Send to

Choose Destination
Brain. 2019 May 1;142(5):1227-1241. doi: 10.1093/brain/awz064.

Gene replacement therapy in a model of Charcot-Marie-Tooth 4C neuropathy.

Author information

Neuroscience Laboratory and Neurology Clinics, The Cyprus Institute of Neurology and Genetics and Cyprus School of Molecular Medicine, Nicosia, Cyprus.
Department of Neuroscience and Department of Clinical Neuroscience, Karolinska Institutet, Stockholm, Sweden.
Department of Molecular Virology, The Cyprus Institute of Neurology and Genetics and Cyprus School of Molecular Medicine, Nicosia, Cyprus.
Department of Neurodegenerative Disease, UCL Institute of Neurology, London, UK.
UK Dementia Research Institute at UCL, London, UK.
Department of Neuromuscular Diseases, UCL Institute of Neurology and National Hospital for Neurology and Neurosurgery, London, UK.
Department of Psychiatry and Neurochemistry, Institute of Neuroscience and Physiology, the Sahlgrenska Academy at the University of Gothenburg, Mölndal, Sweden.
Clinical Neurochemistry Laboratory, Sahlgrenska University Hospital, Mölndal, Sweden.


Charcot-Marie-Tooth disease type 4C is the most common recessively inherited demyelinating neuropathy that results from loss of function mutations in the SH3TC2 gene. Sh3tc2-/- mice represent a well characterized disease model developing early onset progressive peripheral neuropathy with hypo- and demyelination, slowing of nerve conduction velocities and disturbed nodal architecture. The aim of this project was to develop a gene replacement therapy for treating Charcot-Marie-Tooth disease type 4C to rescue the phenotype of the Sh3tc2-/- mouse model. We generated a lentiviral vector LV-Mpz.SH3TC2.myc to drive expression of the human SH3TC2 cDNA under the control of the Mpz promoter specifically in myelinating Schwann cells. The vector was delivered into 3-week-old Sh3tc2-/- mice by lumbar intrathecal injection and gene expression was assessed 4-8 weeks after injection. Immunofluorescence analysis showed presence of myc-tagged human SH3TC2 in sciatic nerves and lumbar roots in the perinuclear cytoplasm of a subset of Schwann cells, in a dotted pattern co-localizing with physiologically interacting protein Rab11. Quantitative PCR analysis confirmed SH3TC2 mRNA expression in different peripheral nervous system tissues. A treatment trial was initiated in 3 weeks old randomized Sh3tc2-/- littermate mice which received either the full or mock (LV-Mpz.Egfp) vector. Behavioural analysis 8 weeks after injection showed improved motor performance in rotarod and foot grip tests in treated Sh3tc2-/- mice compared to mock vector-treated animals. Moreover, motor nerve conduction velocities were increased in treated Sh3tc2-/- mice. On a structural level, morphological analysis revealed significant improvement in g-ratios, myelin thickness, and ratios of demyelinated fibres in lumbar roots and sciatic nerves of treated Sh3tc2-/- mice. Finally, treated mice also showed improved nodal molecular architecture and reduction of blood neurofilament light levels, a clinically relevant biomarker for axonal injury/degeneration. This study provides a proof of principle for viral gene replacement therapy targeted to Schwann cells to treat Charcot-Marie-Tooth disease type 4C and potentially other similar demyelinating inherited neuropathies.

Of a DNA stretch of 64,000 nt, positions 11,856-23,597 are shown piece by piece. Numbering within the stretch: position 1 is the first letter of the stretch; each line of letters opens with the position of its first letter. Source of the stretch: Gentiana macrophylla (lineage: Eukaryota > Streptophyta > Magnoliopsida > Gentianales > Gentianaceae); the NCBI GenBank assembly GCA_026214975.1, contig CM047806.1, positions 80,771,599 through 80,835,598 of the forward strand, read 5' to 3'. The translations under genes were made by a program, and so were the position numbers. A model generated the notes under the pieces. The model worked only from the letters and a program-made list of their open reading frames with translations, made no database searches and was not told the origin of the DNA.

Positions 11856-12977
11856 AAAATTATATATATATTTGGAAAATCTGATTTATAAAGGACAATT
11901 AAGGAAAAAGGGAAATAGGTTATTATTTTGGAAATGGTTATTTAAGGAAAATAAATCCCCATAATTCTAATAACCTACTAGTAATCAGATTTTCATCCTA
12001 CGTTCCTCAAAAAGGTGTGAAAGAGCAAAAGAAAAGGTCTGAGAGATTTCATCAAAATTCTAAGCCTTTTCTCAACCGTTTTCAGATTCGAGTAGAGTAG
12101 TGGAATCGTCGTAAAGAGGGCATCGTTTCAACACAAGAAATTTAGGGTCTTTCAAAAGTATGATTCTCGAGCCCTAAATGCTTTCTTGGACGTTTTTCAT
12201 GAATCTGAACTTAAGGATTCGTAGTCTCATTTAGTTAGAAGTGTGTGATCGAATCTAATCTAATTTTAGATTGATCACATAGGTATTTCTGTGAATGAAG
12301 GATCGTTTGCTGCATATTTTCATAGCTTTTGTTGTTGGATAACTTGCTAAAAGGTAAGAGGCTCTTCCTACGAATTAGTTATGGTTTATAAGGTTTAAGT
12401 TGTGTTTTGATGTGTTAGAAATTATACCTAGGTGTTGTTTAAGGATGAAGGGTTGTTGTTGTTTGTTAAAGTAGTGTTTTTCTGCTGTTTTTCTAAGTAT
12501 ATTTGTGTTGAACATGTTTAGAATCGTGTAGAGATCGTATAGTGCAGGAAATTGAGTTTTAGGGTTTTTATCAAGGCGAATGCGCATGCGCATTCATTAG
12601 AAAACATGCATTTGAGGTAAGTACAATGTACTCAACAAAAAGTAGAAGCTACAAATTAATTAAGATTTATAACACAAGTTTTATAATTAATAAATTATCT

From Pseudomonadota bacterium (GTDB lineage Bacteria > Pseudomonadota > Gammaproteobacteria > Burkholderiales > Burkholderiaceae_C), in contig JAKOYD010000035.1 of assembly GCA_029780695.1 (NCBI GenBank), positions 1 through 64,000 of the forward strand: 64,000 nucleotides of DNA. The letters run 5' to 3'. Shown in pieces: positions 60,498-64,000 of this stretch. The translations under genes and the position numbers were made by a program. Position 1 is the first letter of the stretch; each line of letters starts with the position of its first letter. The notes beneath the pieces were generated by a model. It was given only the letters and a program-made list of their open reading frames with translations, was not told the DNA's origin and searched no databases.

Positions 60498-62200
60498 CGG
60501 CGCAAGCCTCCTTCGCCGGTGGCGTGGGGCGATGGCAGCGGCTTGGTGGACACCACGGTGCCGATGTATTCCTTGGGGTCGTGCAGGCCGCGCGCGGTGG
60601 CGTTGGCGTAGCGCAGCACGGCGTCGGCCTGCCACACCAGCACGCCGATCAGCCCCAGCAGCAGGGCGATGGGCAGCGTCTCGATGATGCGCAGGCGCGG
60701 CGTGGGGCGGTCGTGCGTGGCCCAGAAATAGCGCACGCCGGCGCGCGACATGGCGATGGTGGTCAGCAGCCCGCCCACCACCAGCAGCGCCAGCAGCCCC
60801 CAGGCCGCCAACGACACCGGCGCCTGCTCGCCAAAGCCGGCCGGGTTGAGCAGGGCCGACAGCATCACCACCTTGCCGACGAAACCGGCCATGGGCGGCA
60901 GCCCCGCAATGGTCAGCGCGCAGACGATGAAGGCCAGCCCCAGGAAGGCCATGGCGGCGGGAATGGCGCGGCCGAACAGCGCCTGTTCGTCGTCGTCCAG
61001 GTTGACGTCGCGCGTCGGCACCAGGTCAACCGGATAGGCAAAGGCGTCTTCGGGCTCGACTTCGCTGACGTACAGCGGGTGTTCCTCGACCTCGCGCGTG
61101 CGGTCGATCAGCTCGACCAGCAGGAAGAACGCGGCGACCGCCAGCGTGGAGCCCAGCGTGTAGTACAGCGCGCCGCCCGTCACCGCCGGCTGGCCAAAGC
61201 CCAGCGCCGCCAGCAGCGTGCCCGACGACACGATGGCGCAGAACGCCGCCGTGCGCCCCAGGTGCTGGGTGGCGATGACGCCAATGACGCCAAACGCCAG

Charcot-Marie-Tooth 4C disease; Schwann cells; biomarkers; gene therapy; peripheral neuropathy

Supplemental Content

Full text links

Icon for Silverchair Information Systems Icon for PubMed Central
Loading ...
Support Center